If you are skeptical of nutrition advice in general, or Miracle Vegetable of the Week claims in mainstream media, you have good reason: In a world where the United Nations body on cancer meta-analyses, which self-identifies as the most important carcinogen-finder in the world, lists sausage as the same level of hazard as cigarettes and mustard gas, it's fine to roll your eyes and groan and wonder how long before yet another meaningless Prop. 65 warning label shows up in California.

In a world where nutritionists have lost their minds - they can't even agree in what a vegetable is - it's smarter just to throw the whole concept out and eat a balanced diet without spending $20 on a book. It used to be saturated fats were bad, then trans fats that replaced them were and now butter is back in fashion. Pick any food - except for vegetables, of course, more on that in a moment - and the cycle is repeated. Pick any year recently and you can find Dr. Oz claiming it is a miracle product - acai berries, chocolate, wine, etc.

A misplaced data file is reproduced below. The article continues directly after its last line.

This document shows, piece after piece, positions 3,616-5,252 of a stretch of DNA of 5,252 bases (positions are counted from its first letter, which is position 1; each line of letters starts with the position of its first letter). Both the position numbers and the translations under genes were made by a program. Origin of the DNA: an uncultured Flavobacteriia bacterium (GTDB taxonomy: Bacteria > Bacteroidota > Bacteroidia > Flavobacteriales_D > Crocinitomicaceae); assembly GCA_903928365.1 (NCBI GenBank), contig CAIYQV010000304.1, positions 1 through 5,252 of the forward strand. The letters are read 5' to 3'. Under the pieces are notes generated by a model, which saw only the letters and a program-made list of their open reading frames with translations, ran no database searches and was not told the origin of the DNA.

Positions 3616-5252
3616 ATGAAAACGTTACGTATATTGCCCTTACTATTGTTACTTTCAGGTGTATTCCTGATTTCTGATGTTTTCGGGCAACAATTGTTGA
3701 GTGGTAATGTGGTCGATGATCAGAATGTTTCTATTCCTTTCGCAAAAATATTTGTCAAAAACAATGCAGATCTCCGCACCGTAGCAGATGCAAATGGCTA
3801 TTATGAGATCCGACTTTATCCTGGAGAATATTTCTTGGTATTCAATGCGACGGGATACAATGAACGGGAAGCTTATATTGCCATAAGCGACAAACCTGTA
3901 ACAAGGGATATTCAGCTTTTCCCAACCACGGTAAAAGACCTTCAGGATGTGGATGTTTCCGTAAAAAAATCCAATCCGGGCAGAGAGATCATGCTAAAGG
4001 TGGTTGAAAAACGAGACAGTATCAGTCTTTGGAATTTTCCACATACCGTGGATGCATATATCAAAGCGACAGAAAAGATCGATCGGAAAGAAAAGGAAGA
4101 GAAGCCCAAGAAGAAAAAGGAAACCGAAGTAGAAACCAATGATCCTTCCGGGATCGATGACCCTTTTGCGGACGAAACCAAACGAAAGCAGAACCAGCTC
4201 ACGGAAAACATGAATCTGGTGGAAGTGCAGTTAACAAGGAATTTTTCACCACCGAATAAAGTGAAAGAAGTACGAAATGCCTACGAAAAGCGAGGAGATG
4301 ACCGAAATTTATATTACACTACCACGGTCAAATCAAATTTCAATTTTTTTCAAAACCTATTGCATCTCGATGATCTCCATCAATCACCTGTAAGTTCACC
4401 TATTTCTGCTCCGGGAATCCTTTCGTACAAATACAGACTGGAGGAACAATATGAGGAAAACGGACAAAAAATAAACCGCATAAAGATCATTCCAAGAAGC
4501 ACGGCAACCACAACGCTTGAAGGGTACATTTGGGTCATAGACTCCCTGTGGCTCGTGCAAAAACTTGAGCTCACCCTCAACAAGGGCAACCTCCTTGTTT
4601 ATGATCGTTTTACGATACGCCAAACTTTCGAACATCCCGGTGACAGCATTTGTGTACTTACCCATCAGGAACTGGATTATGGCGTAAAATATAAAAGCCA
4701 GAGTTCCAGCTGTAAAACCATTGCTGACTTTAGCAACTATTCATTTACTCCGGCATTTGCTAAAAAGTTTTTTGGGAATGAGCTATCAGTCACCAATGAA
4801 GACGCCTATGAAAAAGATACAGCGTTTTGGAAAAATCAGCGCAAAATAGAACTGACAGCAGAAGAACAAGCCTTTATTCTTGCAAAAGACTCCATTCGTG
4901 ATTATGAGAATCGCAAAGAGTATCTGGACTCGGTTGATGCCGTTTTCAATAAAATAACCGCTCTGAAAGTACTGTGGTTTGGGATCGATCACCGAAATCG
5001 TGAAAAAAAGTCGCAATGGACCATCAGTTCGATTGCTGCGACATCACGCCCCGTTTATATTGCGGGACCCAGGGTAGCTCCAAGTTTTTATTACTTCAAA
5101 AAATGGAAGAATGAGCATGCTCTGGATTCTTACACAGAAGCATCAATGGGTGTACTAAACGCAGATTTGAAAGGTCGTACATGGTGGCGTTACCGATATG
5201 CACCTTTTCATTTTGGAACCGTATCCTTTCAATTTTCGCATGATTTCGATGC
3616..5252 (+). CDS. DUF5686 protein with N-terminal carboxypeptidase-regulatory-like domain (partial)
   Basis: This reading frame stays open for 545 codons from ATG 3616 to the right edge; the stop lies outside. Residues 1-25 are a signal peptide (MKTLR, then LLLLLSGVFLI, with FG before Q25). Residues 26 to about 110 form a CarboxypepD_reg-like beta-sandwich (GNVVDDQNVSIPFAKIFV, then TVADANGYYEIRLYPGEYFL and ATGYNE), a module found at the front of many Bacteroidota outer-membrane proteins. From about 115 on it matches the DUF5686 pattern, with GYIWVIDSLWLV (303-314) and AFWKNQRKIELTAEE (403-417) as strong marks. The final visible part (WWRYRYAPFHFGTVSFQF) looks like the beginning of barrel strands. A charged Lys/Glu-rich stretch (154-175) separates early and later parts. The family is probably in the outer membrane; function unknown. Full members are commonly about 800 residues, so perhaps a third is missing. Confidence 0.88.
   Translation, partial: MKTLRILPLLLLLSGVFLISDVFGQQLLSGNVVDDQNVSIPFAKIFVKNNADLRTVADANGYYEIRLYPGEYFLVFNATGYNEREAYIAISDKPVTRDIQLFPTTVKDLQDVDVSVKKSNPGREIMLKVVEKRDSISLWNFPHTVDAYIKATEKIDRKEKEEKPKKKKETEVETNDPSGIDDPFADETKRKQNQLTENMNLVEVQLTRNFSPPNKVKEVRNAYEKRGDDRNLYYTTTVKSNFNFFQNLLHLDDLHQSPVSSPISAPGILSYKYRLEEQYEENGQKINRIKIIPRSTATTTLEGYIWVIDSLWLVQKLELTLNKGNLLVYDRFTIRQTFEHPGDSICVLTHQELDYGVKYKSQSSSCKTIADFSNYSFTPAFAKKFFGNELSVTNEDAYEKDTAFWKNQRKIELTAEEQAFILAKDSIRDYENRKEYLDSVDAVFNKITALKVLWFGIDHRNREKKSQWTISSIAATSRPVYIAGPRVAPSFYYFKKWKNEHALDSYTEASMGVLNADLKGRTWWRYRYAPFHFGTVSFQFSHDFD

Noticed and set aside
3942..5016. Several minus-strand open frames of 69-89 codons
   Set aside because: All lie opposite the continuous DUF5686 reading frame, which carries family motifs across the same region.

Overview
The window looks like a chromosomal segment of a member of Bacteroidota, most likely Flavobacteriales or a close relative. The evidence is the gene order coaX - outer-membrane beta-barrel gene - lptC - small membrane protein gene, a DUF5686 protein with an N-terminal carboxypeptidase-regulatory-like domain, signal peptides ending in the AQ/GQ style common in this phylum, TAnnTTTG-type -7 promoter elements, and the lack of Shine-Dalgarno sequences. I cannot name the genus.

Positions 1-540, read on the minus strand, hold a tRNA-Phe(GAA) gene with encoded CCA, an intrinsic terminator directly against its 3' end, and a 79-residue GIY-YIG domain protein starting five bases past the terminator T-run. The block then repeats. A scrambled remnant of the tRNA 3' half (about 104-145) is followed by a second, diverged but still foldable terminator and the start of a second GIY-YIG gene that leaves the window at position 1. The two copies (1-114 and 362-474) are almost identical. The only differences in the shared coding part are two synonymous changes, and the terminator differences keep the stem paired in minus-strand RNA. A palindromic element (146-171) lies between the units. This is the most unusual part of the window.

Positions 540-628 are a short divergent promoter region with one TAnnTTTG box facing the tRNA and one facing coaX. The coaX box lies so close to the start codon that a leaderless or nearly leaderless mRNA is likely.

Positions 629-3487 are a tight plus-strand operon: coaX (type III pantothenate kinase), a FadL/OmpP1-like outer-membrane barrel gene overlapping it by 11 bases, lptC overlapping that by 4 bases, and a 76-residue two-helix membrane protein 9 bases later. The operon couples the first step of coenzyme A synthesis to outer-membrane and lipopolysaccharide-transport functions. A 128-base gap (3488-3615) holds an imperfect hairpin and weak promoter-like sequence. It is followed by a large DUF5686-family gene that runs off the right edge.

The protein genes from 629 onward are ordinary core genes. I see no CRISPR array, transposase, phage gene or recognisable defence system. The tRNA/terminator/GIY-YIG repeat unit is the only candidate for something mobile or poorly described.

How is it possible? It's because any field where Dean Ornish and that guy who came up with the Paleo Diet and that guy who claims to be a Yogic Flying Instructor claim legitimacy is not a real field, it is instead an area where data dredging people's memories attempts to pass for science.


Which is more believable to you?

Find two curves, like one curve showing Woman X is thin and that she eats vegetables, and say the latter caused the former. Good epidemiologists recognize confounding factors, like that lots of other things may be involved in good health, and they recognize that findings based on memories of what people think they ate are mostly wrong. 

But they have to sell books every year so the advice must change. Actress Alicia Silverstone will pump breast milk as a health miracle with "otherworldly power" - and she chewed her babies food for them. Dean Ornish needed to mix up his extreme veganism to keep the money rolling in so he added acupuncture.  Dr. Mark Hyman will just roll out some new diet for the Clinton family and appeal to authority among the political demographic most likely to buy into anti-science nonsense.

Shake off the mysticism. You can eat a McDonald's diet and get fat or you can eat a McDonald's diet and lose weight. What you can't do is eat any diet and pretend it is going to cure you or doom you if you take it to an extreme. Want to lose weight? Consume fewer calories than you burn. No, sugar is not toxic, not even the high-fructose kind found in honey, and meat is not killing you nor will being a vegan save the planet.

Have some fun, just don't think because nutritionists can't make up their minds that any diet is safe. 

Or you can live in a fairy tale where toast is giving you cancer